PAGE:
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Lopez v. City of New York

July 31, 2007

CAROLYN LOPEZ, PLAINTIFF,
v.
THE CITY OF NEW YORK, DEFENDANT.



The opinion of the court was delivered by: Matsumoto, United States Magistrate Judge

ORDER

Pending before the court is a request dated February 15, 2007 from defendant City of New York for an order precluding plaintiff from offering the testimony of witness Anthony Kirby, pursuant to 28 U.S.C. § 1927 and Rules 26, 30 and 37 of the Federal Rules of Civil Procedure. (See docket no. 50, City's Motion to Preclude, dated February 15, 2007 ("City's Motion"), at 1.) On February 16, 2007, Plaintiff filed a Response in Opposition. (See doc. no. 52, Plaintiff's Letter in Opposition ("Pl's Opp.")). Pursuant to this court's order of April 13, 2007, plaintiff submitted Affirmations of Derek S. Sells, Esq. and Gerard A. Lucciola, Esq., and an Affirmation of plaintiff Carolyn Lopez, on April 30, 2007, in further support of its opposition to the City's motion. (See doc. no. 58, Affidavits of Sells and Lucciola and Affirmation of Lopez, dated 4/30/07.) The City responded on May 17, 2007. (See doc. no. 60, Letter filed by defendant, dated 5/17/07.) For the reasons set forth herein, the court hereby denies the City's motion to preclude Mr. Kirby's testimony, orders Mr. Kirby to appear for a third deposition, and strikes those portions of his March 20, 2006 deposition testimony which violated his Sixth Amendment right to counsel.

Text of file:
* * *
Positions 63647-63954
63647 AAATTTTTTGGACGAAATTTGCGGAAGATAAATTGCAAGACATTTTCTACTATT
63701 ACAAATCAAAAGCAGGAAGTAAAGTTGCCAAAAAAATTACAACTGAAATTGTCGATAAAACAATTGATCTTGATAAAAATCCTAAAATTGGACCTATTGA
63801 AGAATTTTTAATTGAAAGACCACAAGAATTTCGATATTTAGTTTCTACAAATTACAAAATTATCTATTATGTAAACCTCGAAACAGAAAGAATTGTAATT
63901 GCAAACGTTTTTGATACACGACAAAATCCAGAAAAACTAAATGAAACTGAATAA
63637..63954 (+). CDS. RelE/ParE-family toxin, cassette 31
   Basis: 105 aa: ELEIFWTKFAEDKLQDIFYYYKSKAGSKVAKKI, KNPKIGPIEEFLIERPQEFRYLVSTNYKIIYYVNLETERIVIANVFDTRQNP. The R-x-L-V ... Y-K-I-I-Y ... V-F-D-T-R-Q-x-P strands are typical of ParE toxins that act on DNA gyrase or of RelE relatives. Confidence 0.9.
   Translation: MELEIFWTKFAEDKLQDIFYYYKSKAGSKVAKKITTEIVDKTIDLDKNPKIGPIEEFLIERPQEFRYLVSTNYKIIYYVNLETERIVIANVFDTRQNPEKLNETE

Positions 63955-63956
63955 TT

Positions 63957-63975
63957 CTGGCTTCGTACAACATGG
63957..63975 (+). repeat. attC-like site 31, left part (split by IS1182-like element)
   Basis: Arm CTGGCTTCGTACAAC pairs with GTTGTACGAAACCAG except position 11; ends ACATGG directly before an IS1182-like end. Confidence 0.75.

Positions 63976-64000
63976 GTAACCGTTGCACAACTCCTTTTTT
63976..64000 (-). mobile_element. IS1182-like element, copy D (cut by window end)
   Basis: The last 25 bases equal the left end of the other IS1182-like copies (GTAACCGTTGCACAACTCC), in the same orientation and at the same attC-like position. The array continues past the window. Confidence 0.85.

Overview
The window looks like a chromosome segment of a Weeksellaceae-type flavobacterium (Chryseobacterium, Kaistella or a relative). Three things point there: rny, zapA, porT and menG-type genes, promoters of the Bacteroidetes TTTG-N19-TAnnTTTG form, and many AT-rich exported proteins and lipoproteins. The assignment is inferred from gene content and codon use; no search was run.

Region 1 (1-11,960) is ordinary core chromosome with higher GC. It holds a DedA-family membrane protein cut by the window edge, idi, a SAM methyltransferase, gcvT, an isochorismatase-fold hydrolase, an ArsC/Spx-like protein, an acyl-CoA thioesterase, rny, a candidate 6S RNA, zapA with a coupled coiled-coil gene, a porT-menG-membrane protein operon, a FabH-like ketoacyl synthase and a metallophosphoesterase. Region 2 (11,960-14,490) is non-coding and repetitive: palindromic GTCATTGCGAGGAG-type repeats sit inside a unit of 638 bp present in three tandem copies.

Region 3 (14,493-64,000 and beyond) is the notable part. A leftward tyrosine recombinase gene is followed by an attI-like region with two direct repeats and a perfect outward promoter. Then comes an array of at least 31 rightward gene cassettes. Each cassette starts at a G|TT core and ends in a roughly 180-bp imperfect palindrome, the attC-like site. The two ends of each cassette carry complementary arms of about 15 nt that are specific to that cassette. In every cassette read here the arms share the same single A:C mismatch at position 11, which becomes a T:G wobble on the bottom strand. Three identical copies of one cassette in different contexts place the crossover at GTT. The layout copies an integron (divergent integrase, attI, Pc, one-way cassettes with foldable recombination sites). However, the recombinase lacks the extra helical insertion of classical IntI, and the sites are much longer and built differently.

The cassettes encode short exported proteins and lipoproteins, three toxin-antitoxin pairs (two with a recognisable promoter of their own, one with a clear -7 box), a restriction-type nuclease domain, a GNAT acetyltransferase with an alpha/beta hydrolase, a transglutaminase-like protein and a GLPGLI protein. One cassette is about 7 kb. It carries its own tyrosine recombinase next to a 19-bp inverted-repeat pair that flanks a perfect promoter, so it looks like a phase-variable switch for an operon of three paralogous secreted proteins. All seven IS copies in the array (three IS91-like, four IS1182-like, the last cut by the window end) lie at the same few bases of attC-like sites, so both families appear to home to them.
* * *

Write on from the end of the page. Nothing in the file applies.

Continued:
PROCEDURAL BACKGROUND

Plaintiff in this action, Carolyn Lopez, individually and as administrator of the estate of her son, Carlos Lopez, seeks damages pursuant to 42 U.S.C. § 1983 and the common law claims of negligence and respondeat superior for the alleged wrongful death of her son. (See doc. no. 1, Verified Complaint, dated August 1, 2005, at Counts I-VII.) Plaintiff alleges that on the afternoon of May 1, 2003, New York City police officers, after hearing gunshots, misidentified Carlos Lopez as the shooter of victim James Hodges, shot Lopez without probable cause, and thereafter refused to provide Lopez with emergency medical treatment before he died of his wounds. (Id. at ¶¶ 1-2.)